State-run Chang Hwa Commercial Bank (CHB) aims to raise bond holdings and loans to small and medium-sized enterprises (SMEs) in the second half of this year to support its profit margin, company officials told an investors’ conference on August 30.
The lender is also to limit its mortgages primarily to first-home buyers, and expects investment gains from currency swap operations to sustain, as the US Federal Reserve has no intention of rate cuts this year, it said.
“We are cautious, but positive about profit growth,” CHB spokesman Chen Bin told an online investors’ conference. “We are not focused on whether the Fed will make another rate hike in 2023, but rather how long the high-interest-rate environment will last.”
To ensure recurrent and fixed incomes, the bank is to build up positions on medium and long-term bonds in case a turnaround in monetary policies next year or later weighs on interest income, Chen said.
The remarks came after the Taipei-based bank reported a 31.78 percent spike in net income to NT$7.01 billion (US$220.05 million), or earnings per share of NT$0.65, for the first six months of 2023.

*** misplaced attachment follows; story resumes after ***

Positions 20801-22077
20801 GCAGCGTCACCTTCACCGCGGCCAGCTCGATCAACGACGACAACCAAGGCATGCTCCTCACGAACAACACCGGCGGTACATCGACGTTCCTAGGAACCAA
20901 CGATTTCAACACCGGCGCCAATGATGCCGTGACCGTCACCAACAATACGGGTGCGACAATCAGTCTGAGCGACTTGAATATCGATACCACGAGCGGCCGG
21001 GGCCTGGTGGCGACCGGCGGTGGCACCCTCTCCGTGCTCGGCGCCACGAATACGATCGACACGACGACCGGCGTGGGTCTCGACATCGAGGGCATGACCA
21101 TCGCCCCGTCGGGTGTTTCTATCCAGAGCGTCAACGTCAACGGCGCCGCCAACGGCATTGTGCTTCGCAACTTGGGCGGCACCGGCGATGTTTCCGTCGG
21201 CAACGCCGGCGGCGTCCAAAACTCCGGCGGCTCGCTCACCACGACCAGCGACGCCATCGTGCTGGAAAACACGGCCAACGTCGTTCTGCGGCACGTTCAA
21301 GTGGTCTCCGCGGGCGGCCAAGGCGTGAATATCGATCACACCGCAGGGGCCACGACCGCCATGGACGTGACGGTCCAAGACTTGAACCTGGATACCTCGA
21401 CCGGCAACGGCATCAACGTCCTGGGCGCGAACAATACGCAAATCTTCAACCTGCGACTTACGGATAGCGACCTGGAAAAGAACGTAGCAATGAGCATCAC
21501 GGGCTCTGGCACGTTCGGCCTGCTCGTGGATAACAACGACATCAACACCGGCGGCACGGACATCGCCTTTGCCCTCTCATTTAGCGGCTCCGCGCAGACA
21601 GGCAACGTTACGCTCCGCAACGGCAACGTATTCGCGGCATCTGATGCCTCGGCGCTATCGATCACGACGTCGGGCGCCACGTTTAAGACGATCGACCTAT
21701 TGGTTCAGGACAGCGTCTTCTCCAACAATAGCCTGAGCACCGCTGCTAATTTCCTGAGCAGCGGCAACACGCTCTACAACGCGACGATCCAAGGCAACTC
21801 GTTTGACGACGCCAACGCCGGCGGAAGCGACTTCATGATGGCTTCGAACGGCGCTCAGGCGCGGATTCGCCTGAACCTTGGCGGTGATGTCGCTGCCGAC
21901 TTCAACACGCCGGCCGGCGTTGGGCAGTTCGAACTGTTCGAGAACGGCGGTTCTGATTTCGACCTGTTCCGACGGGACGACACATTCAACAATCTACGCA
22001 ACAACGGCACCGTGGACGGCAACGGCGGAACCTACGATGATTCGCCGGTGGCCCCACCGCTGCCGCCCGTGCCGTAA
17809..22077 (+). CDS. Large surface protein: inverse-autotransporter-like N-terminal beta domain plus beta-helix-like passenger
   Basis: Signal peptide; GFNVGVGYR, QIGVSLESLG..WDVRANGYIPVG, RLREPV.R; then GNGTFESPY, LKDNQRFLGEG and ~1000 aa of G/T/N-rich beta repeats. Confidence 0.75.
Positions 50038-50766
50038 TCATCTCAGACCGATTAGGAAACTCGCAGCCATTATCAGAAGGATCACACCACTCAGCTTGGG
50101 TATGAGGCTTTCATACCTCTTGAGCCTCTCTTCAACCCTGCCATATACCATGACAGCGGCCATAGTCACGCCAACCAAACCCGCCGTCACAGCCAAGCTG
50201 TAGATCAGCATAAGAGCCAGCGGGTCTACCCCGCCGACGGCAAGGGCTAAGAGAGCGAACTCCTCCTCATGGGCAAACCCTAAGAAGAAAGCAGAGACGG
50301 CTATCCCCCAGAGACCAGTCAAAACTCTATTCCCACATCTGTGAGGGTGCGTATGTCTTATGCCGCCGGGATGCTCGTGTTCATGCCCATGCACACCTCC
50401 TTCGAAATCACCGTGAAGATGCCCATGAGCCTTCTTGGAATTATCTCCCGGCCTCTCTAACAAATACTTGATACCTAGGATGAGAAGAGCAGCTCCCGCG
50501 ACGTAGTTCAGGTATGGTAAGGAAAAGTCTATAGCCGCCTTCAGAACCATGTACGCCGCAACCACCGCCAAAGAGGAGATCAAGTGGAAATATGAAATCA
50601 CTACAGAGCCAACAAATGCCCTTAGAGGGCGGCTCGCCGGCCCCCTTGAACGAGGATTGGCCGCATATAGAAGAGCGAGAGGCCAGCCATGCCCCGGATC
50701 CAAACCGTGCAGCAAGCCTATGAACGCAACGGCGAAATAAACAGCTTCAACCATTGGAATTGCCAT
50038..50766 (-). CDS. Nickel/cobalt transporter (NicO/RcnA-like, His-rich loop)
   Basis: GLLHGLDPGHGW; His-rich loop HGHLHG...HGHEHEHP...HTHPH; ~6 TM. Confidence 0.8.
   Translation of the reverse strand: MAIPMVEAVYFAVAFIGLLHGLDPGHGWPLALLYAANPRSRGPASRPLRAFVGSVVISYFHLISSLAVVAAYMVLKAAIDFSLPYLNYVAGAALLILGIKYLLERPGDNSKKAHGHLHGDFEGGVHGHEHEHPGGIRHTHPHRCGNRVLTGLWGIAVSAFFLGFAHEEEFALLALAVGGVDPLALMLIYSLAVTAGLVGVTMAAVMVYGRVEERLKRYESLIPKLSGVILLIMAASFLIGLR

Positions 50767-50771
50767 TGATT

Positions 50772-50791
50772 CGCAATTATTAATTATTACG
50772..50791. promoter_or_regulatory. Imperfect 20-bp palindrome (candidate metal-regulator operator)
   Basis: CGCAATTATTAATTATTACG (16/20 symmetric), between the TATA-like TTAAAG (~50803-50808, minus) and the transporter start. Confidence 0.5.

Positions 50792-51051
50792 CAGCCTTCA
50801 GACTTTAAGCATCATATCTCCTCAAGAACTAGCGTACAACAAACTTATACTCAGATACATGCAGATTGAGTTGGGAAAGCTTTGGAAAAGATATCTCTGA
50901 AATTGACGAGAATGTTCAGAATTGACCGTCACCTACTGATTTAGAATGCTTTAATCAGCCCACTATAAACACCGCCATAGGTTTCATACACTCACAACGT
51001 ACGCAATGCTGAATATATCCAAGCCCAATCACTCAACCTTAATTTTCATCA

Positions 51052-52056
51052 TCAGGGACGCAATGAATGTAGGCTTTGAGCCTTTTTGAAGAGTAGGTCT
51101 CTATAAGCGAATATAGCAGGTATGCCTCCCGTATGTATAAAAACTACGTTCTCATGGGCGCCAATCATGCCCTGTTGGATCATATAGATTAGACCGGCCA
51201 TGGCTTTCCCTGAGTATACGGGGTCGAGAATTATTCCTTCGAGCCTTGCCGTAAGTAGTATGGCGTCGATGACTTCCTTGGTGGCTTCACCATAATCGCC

Interest income drove 56.39 percent of the earnings, although the contribution shed 4.79 percent from a year earlier due to higher funding costs, the officials said.
Fee income generated 13 percent of earnings and investment gains accounted for 30 percent, thanks to its currency swap operations, they said.
Net interest income, a critical gauge of profitability for banking institutes, weakened from 0.89 percent in the first quarter to 0.85 percent in the second quarter, due to higher funding costs, the officials said.
Net interest income could rise as the bank seeks to bolster syndicated loans and lending to SMEs, which generate better profit margins, Chen said.
Loans to SMEs grew 4.96 percent in the first half of this year, while lending to large corporations and government agencies rose 12.12 percent and 6.57 percent respectively, CHB data showed.
Lending at offshore and overseas banking units soared 23.47 percent, it showed.
CHB mortgages fell 1.19 percent, in line with the government’s effort to cool the property market.
The bank has no exposure to cash-strained Chinese developer Country Garden Holdings Co or asset management firm Zhongzhi Enterprise Group Co, nor has it sold their debts or other financial products to Taiwanese customers, the officials said.
CHB’s exposure to China stood at 17.1 percent of its assets as of June, lower than the sector’s average, they said, adding that existing real-estate loans are with Taiwanese firms, which maintain normal operations and honor interest payments.